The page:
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Optimizing

How can we decrease the memory consumption of some code? Our reference problem is Palindrome. The code that follows does not pass the test of the judge.

#include <iostream>
#include <algorithm>
#include <map>
#include <vector>
#include <string>
#include <utility>

using namespace std;

int** cache;

int palindrome(const char* a, const int start, const int end) {
	if (end - start <= 0)
		return 0;
	if (cache[start][end] != -1)
		return cache[start][end];
	if (a[start] == a[end])
		return cache[start][end] = palindrome(a, start + 1, end - 1);

	return cache[start][end] = 1 + min(palindrome(a, start, end - 1),  palindrome(a, start + 1, end));
}

int main() {
	int length;
	cin >> length;
	char* input;
	input = new char[length + 1];
	cin >> input;
	cache = new int*[length];
	for (int i = 0; i < length; ++i)
	{
		cache[i] = new int[length];
		for (int j = 0; j < length; ++j)
			cache[i][j] = -1;
	}
	cout << palindrome(input, 0, length - 1) << endl;

	return 0;
}

Let’s convert the recursive calls to a for loop and store the intermediate results in an array. A position [i][j] in array D denotes how many characters we have to append to the string starting at position i with length j in order to get a palindrome. Of course, the result for strings of length 0 and length 1 does not have to be stored. We know that the answer is 0. Therefore, we can shift the rest of the values and save O(n) memory, where n is the length of the input.

#include <iostream>
#include <algorithm>
#include <map>
#include <vector>
#include <string>
#include <utility>

using namespace std;

short palindrome(const char* a, const int end) {
	short **D;
	D = new short*[end];
	for (int i = 0; i < end; ++i) {
		D[i] = new short[end - i];
	}

	for (int t = 1; t <= end; ++t) {
		for (int i = end - t; i >= 0; --i) {
			if (a[i] == a[i + t])
				D[i][t - 1] = (i + 1 >= end || t <= 2) ? 0: D[i + 1][t - 3];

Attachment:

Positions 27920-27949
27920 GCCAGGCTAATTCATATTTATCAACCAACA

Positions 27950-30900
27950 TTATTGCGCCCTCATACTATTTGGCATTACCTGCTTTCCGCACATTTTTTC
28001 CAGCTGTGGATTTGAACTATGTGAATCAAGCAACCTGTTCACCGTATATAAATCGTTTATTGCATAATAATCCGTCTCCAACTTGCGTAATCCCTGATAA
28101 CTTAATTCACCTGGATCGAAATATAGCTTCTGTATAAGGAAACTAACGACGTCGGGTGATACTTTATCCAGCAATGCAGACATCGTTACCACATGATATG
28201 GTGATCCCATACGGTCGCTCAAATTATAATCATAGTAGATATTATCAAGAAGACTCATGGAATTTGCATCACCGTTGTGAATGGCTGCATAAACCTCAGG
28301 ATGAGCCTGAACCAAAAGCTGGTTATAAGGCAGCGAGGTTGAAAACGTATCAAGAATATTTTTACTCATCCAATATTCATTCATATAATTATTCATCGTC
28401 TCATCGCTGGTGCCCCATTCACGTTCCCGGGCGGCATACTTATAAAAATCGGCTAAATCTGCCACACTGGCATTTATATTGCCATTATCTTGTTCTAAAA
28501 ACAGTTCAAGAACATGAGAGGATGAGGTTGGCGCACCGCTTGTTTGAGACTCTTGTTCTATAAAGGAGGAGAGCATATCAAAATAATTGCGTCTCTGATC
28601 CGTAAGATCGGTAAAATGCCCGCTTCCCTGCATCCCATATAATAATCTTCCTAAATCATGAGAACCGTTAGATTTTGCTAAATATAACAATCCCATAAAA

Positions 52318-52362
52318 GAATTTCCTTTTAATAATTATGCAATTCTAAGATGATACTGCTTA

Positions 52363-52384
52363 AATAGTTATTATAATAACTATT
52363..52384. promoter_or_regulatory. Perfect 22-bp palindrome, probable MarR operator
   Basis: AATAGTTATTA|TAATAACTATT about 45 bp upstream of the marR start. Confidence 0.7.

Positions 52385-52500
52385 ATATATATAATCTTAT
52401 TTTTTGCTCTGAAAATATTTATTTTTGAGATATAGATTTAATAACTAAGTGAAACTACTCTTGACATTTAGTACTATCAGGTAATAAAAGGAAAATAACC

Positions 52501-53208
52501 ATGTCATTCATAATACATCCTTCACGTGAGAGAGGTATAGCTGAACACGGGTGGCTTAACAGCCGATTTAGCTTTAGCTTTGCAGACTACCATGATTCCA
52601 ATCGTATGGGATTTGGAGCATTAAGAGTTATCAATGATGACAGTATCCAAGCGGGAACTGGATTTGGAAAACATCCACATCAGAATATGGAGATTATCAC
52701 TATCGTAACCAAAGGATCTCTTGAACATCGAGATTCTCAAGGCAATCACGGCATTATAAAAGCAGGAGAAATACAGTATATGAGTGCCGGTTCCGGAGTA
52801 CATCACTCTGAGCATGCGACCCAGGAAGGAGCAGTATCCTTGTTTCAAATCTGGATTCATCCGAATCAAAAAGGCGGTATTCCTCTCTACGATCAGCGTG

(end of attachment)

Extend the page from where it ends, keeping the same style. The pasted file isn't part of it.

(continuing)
else {
				if (t == 1)
					D[i][t - 1] = 1;
				else
					D[i][t - 1] = 1 + min(D[i + 1][t - 2], D[i][t - 2]);
			}
		}
	}

	short res = D[0][end - 1];

	for (int i = 0; i < end; ++i) {
		delete [] D[i];
	}
	delete [] D;

	return res;
}

int main() {
	int length;
	cin >> length;
	char* input;
	input = new char[length + 1];
	cin >> input;
	cout << palindrome(input, length - 1) << endl;

	delete [] input;

	return 0;
}

Unfortunately, our answer now is too slow to pass from the judge system. We compute intermediate values that we don’t need. How can we solve the problem efficiently then?

The answer is simply use short instead of int in our initial solution. We don’t need the whole range that an integer offers. Moreover, the recursive calls will be limited only to necessary subproblems.

#include <iostream>
#include <algorithm>
#include <map>
#include <vector>
#include <string>
#include <utility>

using namespace std;

short** cache;

short palindrome(const char* a, const int start, const int end) {
	if (end - start <= 0)
		return 0;
	if (cache[start][end] != -1)
		return cache[start][end];
	if (a[start] == a[end])
		return cache[start][end] = palindrome(a, start + 1, end - 1);

	return cache[start][end] = 1 + min(palindrome(a, start, end - 1),  palindrome(a, start + 1, end));
}

int main() {
	int length;
	cin >> length;
	char* input;
	input = new char[length + 1];
	cin >> input;
	cache = new short*[length];
	for (int i = 0; i < length; ++i)
	{
		cache[i] = new short[length];
		for (int j = 0; j < length; ++j)
			cache[i][j] = -1;
	}
	cout << palindrome(input, 0, length - 1) << endl;

	return 0;
}

Take home point: Try simple/trivial optimizations before changing completely your whole algorithm. We could save half the amount of memory by just switching from int to short.

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